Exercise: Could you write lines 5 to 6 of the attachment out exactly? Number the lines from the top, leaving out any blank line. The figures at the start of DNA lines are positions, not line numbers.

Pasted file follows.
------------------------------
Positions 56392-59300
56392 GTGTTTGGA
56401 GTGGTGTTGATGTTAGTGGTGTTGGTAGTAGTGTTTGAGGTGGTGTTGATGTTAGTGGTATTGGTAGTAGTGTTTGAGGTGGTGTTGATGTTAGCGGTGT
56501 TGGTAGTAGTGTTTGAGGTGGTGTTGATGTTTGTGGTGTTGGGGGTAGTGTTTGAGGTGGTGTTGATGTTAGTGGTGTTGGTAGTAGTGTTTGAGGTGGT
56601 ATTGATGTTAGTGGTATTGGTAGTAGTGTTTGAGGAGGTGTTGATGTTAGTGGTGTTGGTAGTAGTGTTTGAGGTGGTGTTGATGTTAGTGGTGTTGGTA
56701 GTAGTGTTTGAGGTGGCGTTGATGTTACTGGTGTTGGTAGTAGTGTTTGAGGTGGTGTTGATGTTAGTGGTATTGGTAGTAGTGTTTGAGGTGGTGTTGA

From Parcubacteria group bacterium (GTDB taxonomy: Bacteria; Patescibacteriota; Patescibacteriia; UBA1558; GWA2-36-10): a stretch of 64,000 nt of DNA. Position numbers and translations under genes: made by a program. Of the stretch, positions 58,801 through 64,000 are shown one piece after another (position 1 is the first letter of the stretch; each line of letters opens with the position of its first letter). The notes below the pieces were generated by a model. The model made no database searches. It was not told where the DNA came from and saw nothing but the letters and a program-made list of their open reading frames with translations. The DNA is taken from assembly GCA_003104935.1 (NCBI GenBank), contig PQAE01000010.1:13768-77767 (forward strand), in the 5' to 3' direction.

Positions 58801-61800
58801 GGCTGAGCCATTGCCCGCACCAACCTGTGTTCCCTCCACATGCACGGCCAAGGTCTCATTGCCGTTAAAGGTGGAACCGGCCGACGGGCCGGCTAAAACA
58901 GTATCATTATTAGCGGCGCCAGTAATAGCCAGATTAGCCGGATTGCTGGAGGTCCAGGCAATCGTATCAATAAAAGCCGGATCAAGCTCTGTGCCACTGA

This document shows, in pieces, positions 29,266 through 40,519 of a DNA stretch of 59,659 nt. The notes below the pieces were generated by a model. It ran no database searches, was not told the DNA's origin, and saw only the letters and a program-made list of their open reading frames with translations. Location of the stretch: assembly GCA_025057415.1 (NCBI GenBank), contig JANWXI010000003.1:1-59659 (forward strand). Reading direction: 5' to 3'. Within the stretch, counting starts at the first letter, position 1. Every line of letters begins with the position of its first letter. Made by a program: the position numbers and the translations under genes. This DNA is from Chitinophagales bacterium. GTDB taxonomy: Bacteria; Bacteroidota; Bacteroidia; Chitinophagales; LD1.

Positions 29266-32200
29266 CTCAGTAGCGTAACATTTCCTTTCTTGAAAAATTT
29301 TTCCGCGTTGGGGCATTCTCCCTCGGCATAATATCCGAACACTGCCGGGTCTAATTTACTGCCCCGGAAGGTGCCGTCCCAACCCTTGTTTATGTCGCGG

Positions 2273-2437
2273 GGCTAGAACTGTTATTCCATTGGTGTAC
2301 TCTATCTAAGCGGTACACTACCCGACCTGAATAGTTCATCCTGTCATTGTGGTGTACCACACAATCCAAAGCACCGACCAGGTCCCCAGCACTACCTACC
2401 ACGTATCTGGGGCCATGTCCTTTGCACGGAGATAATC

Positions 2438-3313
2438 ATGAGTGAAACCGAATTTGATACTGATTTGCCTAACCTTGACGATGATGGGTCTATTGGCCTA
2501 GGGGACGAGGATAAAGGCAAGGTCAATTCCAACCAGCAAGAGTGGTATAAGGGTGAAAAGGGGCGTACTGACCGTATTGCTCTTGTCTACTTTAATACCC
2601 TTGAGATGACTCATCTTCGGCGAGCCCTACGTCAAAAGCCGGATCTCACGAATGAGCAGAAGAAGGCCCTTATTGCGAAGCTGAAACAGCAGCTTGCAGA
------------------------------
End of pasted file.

56601 ATTGATGTTAGTGGTATTGGTAGTAGTGTTTGAGGAGGTGTTGATGTTAGTGGTGTTGGTAGTAGTGTTTGAGGTGGTGTTGATGTTAGTGGTGTTGGTA
56701 GTAGTGTTTGAGGTGGCGTTGATGTTACTGGTGTTGGTAGTAGTGTTTGAGGTGGTGTTGATGTTAGTGGTATTGGTAGTAGTGTTTGAGGTGGTGTTGA